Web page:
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CYPRUS: Future of peace talks hangs in the balance says UN

12 December, 2018

Cypriots should properly engage with UN envoy Jane Holl Lute as the outcome of her contacts will be critical in determining the future of Cyprus talks, said UN head of mission Elizabeth Spehar.


Lute is due to arrive on Cyprus at the weekend to hold talks with President Nicos Anastasiades and Turkish Cypriot leader Mustafa Akinci. It is the third time she will be coming to check the pulse of an ailing peace process.

"The UN believes that the solution to the Cyprus issue within a clear horizon remains possible,” said Spehar at a UN reception.

"while this time last year we were looking back to an eventful 2017, a crucial and historic year in Cyprus negotiations, in 2018 we are looking back on a rather different period, a year in which steps in the Cyprus peace process were few and far between."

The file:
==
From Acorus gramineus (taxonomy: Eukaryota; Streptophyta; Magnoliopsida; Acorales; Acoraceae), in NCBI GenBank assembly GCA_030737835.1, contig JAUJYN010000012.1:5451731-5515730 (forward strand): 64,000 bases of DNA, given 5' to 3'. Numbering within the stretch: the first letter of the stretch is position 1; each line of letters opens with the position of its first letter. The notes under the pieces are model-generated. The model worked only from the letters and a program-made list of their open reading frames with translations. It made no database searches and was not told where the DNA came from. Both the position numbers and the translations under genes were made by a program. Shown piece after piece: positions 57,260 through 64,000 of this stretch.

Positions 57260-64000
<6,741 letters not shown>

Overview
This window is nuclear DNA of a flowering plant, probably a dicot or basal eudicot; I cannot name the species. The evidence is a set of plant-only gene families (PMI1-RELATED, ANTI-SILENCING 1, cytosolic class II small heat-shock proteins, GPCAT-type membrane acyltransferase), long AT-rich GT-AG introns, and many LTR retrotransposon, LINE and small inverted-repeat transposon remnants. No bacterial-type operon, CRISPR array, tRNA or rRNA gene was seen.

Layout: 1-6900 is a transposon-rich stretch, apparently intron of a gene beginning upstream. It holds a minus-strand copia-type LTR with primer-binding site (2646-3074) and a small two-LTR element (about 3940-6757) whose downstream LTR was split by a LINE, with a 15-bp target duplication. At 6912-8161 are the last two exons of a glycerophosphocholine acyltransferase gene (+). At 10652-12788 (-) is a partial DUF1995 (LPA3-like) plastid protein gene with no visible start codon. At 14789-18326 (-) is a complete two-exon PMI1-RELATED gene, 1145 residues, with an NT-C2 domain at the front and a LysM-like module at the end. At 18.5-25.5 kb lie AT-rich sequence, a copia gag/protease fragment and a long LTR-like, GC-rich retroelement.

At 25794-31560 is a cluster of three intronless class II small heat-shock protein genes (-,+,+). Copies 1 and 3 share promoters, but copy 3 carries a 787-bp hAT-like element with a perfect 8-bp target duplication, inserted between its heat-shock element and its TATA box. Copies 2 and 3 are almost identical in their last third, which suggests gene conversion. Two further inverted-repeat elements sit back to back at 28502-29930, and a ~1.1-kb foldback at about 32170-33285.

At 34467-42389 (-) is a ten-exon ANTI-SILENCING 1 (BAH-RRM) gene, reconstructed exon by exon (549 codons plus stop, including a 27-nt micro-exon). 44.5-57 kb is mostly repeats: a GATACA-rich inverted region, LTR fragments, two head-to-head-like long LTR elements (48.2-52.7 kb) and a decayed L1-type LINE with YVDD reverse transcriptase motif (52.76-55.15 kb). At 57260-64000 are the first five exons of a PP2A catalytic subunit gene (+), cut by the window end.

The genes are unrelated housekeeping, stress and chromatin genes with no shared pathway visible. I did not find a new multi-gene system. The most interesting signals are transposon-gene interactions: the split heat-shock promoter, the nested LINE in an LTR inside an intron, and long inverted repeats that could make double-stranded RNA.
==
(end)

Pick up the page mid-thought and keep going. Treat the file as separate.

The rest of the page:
Since the collapse of peace talks at the Cyprus Conference in Crans-Montana in July 2017, the Cypriot leaders have only met twice with road map for negotiations to resume.

Reluctant to get its fingers burnt again the UN has called on the sides to agree on terms of reference that would constitute the consensus starting point for new negotiations. Lute will be trying to get both leaders to agree on the way forward.

"The parties should engage with her in a creative and constructive manner, recognizing that the outcome will be critical in determining the future of the Cyprus negotiations," Spehar said.

"There is a growing recognition on the island that the process towards a comprehensive settlement of the Cyprus issue is approaching a definitive juncture. While the talks have stalled for many months, the world has not stopped around us."

UN chief Antonio Guterres and the Security Council have repeatedly called for greater information-sharing and involvement of civil society actors, including women and youth, in the peace process.

"All Cypriots have a stake in the future of this island and greater engagement across all sectors of society can provide real impetus for the renewal of a successful process,” said Spehar.

Despite the current impasse, Spehar said there was no need to be fatalistic about the prospects of reunification.

"However, the uncertainty of the present should not be allowed to overshadow the prospects for a unified future. We should not lose hope, nor give in to fatalism.”

She expressed hope that Cypriots will use the year’s end to reflect on how they envisage the future of Cyprus as well as their own role in shaping it.